OK, fasten your seatbelts, here goes.
When we land at the airport, we will be met by Mario who will take us to San Pedro Sula to the Price Mart store. Price Mart is like Sam's Club or Costco, but not as big. We get in on Mario's membership (he runs a Christian school) and start stocking up on our basics. We will get big packages of plates, bowls, napkins, forks, spoons, knives, aluminum food trays, cups (hot & cold), prepackaged crackers/cookies & chips, some meat, sandwich bread, sandwich bags, etc. We use disposable everything we can because washing dishes for 45 people in cold water (more on that later) is just too much time wasted in our day. Oh yeah, left out garbage bags, paper towels, extra large bottle of hand sanitizer & toilet paper. If they have large cans of tomato sauce, vegies, ketchup, mustard and mayo we will get those too! The meat department is a "treat" (some sarcasm here). We can usually find ground beef, pork chops, breakfast sausage, etc. Then we run across such delicacies as brain & tongue (obviously an acquired taste), but these are very popular down there.
Our next favorite store is in El Progresso and its the Maxi Bodega. Like the Price Mart it is super clean & very organized. At this store you have to lock your bags in a locker. You can carry your shopping list, a pen and have your money in your pocket. There is an armed guard at the door and guards in the store and parking lot. They don't mess around with stealing at this store, these men have big guns. This is our go to everyday store. We can find most stuff we need and the prices are reasonable. Instead of buying whole chickens to cook for chicken & dumplings, I buy the rotisserie chicken...they are the same price! They have great salad ing. and fresh fruit that is locally grown. Yummy cantaloupe, watermelon & pineapple in Jan.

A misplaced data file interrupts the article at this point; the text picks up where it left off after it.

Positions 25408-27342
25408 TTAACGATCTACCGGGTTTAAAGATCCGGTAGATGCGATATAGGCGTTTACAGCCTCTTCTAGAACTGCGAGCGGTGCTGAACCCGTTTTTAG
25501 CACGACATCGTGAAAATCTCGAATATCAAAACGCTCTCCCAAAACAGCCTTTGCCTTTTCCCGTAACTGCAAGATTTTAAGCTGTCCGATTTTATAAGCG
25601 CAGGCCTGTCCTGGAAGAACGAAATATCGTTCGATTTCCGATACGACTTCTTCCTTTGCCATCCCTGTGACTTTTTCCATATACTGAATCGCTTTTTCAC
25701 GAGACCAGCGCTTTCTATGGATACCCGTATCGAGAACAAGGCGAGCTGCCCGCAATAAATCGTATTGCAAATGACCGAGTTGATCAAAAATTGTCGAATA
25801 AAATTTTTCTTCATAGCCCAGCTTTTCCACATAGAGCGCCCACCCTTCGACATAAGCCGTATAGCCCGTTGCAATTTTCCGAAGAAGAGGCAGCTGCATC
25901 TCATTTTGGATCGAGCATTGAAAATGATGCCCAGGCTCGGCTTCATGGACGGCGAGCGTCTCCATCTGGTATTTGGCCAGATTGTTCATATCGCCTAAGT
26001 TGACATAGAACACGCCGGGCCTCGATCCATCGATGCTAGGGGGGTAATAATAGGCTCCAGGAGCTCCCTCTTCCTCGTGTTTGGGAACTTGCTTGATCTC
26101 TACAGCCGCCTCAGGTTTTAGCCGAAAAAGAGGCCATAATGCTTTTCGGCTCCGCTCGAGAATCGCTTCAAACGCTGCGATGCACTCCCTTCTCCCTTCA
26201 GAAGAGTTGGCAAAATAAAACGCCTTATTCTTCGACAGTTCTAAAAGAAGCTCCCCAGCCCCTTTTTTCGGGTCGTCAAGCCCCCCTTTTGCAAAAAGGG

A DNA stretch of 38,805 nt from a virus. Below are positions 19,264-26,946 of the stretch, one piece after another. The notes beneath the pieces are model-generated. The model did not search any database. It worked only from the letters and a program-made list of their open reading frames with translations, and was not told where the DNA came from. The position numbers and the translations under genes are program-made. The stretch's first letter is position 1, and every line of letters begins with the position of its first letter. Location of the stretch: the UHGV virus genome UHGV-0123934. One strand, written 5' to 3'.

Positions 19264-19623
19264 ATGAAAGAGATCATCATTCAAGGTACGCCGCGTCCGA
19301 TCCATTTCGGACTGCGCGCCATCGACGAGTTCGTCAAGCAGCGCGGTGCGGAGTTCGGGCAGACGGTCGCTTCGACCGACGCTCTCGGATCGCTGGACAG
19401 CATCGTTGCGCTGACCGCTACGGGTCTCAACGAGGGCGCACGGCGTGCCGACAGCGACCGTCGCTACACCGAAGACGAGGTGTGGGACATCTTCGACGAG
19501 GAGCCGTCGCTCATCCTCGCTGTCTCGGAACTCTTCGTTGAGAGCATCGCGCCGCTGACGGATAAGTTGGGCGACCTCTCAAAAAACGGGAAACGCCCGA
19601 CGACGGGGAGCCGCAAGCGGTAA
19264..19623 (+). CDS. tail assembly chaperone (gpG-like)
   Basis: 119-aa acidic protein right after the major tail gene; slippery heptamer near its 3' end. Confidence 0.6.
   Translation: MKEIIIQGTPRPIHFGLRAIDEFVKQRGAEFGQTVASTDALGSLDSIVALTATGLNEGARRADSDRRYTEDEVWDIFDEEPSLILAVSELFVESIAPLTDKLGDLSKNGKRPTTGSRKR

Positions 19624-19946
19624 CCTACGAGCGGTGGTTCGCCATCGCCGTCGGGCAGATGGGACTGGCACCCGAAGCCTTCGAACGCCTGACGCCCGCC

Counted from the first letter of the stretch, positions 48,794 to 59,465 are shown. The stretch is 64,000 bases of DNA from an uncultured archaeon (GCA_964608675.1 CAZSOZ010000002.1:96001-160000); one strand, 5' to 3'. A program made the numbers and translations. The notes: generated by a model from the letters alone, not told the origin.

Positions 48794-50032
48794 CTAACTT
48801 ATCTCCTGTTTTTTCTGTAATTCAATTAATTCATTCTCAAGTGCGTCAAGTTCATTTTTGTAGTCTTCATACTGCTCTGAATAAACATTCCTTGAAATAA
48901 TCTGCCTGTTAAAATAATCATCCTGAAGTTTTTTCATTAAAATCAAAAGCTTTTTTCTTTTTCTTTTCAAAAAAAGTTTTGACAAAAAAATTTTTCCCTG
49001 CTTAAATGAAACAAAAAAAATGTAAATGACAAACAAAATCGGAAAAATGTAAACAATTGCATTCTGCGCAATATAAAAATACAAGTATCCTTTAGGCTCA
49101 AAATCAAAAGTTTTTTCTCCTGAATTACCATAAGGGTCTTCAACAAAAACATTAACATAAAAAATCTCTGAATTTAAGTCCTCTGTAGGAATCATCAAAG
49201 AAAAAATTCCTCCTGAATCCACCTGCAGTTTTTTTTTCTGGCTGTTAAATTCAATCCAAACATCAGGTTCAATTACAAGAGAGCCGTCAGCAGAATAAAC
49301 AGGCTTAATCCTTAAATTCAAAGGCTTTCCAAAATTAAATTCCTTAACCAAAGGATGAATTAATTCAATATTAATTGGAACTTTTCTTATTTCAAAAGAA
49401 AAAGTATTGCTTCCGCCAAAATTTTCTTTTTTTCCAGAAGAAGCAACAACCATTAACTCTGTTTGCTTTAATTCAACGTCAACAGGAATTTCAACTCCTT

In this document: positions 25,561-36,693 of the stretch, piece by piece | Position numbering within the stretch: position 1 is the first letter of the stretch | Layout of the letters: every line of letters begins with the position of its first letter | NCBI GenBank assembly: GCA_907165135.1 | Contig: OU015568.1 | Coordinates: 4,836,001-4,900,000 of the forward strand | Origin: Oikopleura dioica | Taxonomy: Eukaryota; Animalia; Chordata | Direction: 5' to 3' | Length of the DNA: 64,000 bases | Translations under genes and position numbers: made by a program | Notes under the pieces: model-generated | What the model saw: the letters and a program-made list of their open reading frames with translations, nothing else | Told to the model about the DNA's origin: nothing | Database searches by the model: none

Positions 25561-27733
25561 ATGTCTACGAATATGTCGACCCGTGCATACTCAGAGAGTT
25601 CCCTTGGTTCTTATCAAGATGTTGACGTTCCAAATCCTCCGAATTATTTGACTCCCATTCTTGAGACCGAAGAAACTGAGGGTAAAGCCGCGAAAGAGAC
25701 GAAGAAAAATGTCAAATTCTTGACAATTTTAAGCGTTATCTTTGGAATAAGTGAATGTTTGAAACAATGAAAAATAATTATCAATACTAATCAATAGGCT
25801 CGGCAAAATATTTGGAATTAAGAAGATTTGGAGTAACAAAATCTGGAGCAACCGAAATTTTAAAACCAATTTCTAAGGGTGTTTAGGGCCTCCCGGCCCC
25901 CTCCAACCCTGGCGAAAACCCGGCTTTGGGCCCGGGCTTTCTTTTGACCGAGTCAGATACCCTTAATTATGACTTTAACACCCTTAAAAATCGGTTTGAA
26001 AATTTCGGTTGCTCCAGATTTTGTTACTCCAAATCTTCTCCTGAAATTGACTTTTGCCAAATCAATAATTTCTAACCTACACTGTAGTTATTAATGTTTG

Then comes our hole in the wall, super crowded, messy, we can find some great bargains grocery store. You walk in the front doors and once inside you realize the store takes up a whole city block. This is where the locals shop everyday. We get our vanilla there for .75 - $1 a bottle, hot sauces for .20 a bottle, and other goodies. This is the store that has a meat dept. that just turns my tummy. I won't buy meat there. They probably have a slaughter station outside for fresh meat...just a little too yucky. They too have a good produce dept. and canned goods section.
The locals shop daily for their food. Alot of the houses don't have power, so they have no way of refrigerating their meat, milk, cheese, etc. Our kitchen at the church usually has a freezer and may have a fridge. Last time our fridge was a drink dispenser with a glass door, but it was better than before when we had nothing. We buy the milk in boxes "shelf stable" when we need it for a recipe. What we can't buy down there are packets of grits/oatmeal and tea bags. Their tea is different and very weak. We have already shipped those down. Any items that are produced down there are very inexpensive to purchase, imported items are a whole lot more.
My very favorite, I can't wait to get it drink is ... Mirinda. It is an orange flavored soft drink that puts any orange drink in the states to shame. It is so orangey and so good! I will drink it everyday, several times a day! I brought a 2 liter back with me last time for the kids to taste and Amy is hoping I can bring it back again. I packed it in my suitcase and checked it, we'll see. This is made in Honduras, and I think Pepsi makes it. The closest I can find here is at Kroger in the Mexican section. They have a bottled orange drink that's close but not exactly there.
Tomorrow, I'll tell ya about food prep and cooking in our church kitchen.